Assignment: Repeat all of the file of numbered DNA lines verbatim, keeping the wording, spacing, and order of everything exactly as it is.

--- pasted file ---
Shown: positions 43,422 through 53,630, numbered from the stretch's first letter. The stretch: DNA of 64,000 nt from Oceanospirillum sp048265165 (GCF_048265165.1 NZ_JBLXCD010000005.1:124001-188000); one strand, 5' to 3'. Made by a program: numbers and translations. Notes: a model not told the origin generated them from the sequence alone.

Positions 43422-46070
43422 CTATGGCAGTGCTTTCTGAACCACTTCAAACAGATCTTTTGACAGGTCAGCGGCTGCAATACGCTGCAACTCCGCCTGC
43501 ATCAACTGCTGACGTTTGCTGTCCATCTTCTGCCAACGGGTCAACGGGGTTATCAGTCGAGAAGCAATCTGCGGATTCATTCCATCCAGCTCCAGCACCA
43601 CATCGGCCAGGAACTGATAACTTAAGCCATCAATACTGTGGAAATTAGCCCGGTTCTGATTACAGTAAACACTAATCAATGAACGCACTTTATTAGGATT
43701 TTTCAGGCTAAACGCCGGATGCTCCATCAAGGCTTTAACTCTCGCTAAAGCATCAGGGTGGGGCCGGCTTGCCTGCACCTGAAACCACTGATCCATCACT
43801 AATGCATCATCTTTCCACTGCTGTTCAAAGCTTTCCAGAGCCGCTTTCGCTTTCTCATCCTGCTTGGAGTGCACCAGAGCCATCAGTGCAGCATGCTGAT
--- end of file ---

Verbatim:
Shown: positions 43,422 through 53,630, numbered from the stretch's first letter. The stretch: DNA of 64,000 nt from Oceanospirillum sp048265165 (GCF_048265165.1 NZ_JBLXCD010000005.1:124001-188000); one strand, 5' to 3'. Made by a program: numbers and translations. Notes: a model not told the origin generated them from the sequence alone.

Positions 43422-46070
43422 CTATGGCAGTGCTTTCTGAACCACTTCAAACAGATCTTTTGACAGGTCAGCGGCTGCAATACGCTGCAACTCCGCCTGC
43501 ATCAACTGCTGACGTTTGCTGTCCATCTTCTGCCAACGGGTCAACGGGGTTATCAGTCGAGAAGCAATCTGCGGATTCATTCCATCCAGCTCCAGCACCA
43601 CATCGGCCAGGAACTGATAACTTAAGCCATCAATACTGTGGAAATTAGCCCGGTTCTGATTACAGTAAACACTAATCAATGAACGCACTTTATTAGGATT
43701 TTTCAGGCTAAACGCCGGATGCTCCATCAAGGCTTTAACTCTCGCTAAAGCATCAGGGTGGGGCCGGCTTGCCTGCACCTGAAACCACTGATCCATCACT
43801 AATGCATCATCTTTCCACTGCTGTTCAAAGCTTTCCAGAGCCGCTTTCGCTTTCTCATCCTGCTTGGAGTGCACCAGAGCCATCAGTGCAGCATGCTGAT